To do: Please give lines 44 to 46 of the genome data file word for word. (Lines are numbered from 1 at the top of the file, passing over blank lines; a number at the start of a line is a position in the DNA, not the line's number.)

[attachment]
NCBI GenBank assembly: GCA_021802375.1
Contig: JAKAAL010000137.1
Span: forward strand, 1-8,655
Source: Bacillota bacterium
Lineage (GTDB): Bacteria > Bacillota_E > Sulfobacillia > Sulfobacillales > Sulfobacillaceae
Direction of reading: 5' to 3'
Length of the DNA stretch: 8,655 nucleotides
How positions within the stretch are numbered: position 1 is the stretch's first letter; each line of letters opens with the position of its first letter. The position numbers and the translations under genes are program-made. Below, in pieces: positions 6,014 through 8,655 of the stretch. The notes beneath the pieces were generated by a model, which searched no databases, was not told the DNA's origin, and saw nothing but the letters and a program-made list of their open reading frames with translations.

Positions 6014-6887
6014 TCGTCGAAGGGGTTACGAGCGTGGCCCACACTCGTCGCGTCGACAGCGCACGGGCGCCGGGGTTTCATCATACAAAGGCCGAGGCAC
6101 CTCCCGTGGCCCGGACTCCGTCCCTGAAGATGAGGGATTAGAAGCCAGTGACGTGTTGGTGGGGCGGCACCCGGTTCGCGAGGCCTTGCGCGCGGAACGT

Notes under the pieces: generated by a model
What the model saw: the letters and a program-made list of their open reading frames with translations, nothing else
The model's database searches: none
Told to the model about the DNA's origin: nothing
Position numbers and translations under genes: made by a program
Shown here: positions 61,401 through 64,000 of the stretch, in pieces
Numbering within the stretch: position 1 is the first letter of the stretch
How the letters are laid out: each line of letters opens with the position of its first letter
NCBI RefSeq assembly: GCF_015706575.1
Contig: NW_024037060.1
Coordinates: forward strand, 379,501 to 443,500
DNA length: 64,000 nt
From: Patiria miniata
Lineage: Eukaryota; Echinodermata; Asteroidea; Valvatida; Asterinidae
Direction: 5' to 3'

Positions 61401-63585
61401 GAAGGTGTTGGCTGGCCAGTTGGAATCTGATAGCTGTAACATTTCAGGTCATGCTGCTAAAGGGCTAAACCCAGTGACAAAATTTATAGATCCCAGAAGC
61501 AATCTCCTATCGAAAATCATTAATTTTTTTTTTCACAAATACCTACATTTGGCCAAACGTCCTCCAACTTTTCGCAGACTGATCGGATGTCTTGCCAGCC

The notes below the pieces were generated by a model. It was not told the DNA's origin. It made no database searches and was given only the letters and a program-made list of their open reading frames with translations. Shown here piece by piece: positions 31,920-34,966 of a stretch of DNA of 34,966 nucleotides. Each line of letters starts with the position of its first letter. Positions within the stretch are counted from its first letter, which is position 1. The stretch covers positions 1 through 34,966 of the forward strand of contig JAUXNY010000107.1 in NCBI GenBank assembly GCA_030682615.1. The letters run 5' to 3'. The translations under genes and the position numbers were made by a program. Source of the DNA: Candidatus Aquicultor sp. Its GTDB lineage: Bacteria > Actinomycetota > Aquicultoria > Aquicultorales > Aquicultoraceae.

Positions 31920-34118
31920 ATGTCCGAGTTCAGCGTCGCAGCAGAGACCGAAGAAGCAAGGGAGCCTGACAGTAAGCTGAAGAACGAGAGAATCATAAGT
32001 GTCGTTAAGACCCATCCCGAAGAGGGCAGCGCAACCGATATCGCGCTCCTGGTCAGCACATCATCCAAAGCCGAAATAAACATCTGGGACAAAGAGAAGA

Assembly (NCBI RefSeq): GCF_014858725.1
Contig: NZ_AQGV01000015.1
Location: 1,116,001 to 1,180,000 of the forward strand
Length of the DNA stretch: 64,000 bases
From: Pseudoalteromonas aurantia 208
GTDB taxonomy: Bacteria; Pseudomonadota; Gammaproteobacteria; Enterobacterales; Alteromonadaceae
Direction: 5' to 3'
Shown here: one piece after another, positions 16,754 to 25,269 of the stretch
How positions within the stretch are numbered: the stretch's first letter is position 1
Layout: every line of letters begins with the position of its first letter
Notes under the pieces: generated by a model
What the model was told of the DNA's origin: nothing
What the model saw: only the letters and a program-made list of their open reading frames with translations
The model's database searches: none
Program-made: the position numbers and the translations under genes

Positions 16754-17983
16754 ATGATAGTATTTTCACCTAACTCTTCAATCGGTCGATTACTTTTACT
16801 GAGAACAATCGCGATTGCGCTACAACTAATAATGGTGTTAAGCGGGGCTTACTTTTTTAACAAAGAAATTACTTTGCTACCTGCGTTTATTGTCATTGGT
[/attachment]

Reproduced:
Notes under the pieces: generated by a model
What the model was told of the DNA's origin: nothing
What the model saw: only the letters and a program-made list of their open reading frames with translations